And so the Clare manager is buzzing, yet grounded. “This division is absolutely unreal. There’s very little between all the teams in it. There’s only one game [we’re interested in] now and that’s the next game, against Kildare. It would be insane to look at it any other way. You can’t look any further than your next game and you can’t get ahead of yourself because the moment that you do, you’ll be in for a kick up the behind. It’s cup final after cup final after cup final. And sure, bring it on. It’s great.”
As for McCarthy, he bounded out of the dressing room yesterday to face the media, but he’s hardly buzzing. All he can have in common with Collins is the view that his team’s next game — home against Meath — is a cup final. Because lose that too, and Cork mightn’t even be a Division 2 team for much longer.
Scorers for Clare: D Tubridy (1-7, 3 frees, 1 ’45); C Ó hAinféin and K Malone (1-0 each); C Finnucane (0-2); D Ryan, D Masterson, J Malone and S Collins (0-1 each).
Cork: L Connolly (0-3, 2 frees); I Maguire (1-0); M Taylor (1 free) and S Sherlock (2 frees) (0-2 each); S Cronin, L O’Donovan and M Hurley (0-1 each).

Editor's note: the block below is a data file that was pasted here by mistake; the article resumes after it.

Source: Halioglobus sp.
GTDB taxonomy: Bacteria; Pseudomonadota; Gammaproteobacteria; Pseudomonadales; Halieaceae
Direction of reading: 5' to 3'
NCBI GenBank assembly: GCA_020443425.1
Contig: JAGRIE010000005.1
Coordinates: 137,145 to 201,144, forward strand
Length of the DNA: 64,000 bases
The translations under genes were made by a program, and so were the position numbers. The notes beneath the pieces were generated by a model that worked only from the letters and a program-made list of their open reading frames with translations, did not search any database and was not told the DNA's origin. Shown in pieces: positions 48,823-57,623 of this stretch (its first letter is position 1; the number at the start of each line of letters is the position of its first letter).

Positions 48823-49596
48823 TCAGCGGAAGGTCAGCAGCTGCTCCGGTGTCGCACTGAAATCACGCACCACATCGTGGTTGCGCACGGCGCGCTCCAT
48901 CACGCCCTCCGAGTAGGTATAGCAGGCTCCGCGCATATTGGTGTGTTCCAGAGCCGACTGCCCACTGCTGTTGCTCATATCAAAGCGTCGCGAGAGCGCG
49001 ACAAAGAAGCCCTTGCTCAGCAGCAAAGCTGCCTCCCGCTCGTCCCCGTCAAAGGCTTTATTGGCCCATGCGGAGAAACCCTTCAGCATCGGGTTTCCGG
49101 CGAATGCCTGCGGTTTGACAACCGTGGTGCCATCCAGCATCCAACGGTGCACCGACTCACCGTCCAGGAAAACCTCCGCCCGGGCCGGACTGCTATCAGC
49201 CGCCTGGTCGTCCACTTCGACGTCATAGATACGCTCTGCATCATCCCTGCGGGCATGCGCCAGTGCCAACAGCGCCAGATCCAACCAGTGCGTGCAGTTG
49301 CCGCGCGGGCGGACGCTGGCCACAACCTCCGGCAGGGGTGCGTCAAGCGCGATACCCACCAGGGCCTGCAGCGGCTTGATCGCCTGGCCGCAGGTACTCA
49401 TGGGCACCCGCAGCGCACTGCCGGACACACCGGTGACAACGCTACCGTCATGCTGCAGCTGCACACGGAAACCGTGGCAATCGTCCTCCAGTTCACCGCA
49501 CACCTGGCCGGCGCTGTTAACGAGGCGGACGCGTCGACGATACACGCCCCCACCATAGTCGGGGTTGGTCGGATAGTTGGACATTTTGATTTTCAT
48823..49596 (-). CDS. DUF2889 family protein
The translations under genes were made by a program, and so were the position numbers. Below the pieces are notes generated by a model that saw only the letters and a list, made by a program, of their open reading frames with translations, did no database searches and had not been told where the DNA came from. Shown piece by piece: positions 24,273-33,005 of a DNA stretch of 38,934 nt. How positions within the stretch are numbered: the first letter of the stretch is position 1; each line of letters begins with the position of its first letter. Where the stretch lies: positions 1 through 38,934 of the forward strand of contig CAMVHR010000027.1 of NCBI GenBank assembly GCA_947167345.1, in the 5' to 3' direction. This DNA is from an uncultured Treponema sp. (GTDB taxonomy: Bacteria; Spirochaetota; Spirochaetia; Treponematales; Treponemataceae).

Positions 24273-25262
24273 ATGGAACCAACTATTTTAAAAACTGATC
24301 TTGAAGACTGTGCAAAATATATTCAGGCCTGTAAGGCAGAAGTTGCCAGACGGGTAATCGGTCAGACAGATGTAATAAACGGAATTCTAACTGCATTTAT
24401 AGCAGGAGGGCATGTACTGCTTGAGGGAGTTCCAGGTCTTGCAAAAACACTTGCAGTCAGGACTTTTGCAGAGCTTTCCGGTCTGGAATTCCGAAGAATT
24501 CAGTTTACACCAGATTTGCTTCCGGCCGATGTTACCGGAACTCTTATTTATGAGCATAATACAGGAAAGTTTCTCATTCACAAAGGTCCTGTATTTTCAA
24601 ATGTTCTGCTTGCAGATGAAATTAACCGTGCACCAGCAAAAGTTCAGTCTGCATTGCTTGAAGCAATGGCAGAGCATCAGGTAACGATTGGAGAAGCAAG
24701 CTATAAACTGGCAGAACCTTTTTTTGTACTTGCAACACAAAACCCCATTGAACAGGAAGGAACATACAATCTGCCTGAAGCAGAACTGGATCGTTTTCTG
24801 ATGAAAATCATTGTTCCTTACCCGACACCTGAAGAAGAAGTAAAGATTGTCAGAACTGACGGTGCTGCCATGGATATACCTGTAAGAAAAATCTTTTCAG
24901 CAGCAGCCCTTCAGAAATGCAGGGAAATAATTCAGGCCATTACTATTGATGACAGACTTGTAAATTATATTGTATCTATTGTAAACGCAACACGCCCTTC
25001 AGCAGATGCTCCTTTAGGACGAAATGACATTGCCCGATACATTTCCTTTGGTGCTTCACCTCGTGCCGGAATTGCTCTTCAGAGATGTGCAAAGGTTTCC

CLARE: P De Loughery, K Harnett, C Brennan, G Kelly, D Ryan, A Fitzgerald, C Ó hAinifein, G Brennan, D Bohannon, C O’Dea, K Sexton, J Malone, D Tubridy, D Masterson, C Finucane
Subs: P Lillis for Bohannon (half-time), S Collins for Sexton (half-time); C Malone for Lillis (53, inj), A Sweeney for Masterson (63), C Murray for Finnucane (76) (Roscommon)
CORK: M White, K O’Donovan, K Flahive, C Dennehy, J Loughrey, S Cronin, M Taylor, I Maguire, R O’Toole, R Deane, L Connolly, M Collins, M Hurley, T Clancy, S Sherlock.
Subs: L O’Donovan for Loughrey (10 mins), A Browne for Cronin (47), P Walsh for O’Donovan (47, inj), P Kelleher for Clancy (60), D Gore for Sherlock (60)
Referee: P Neilan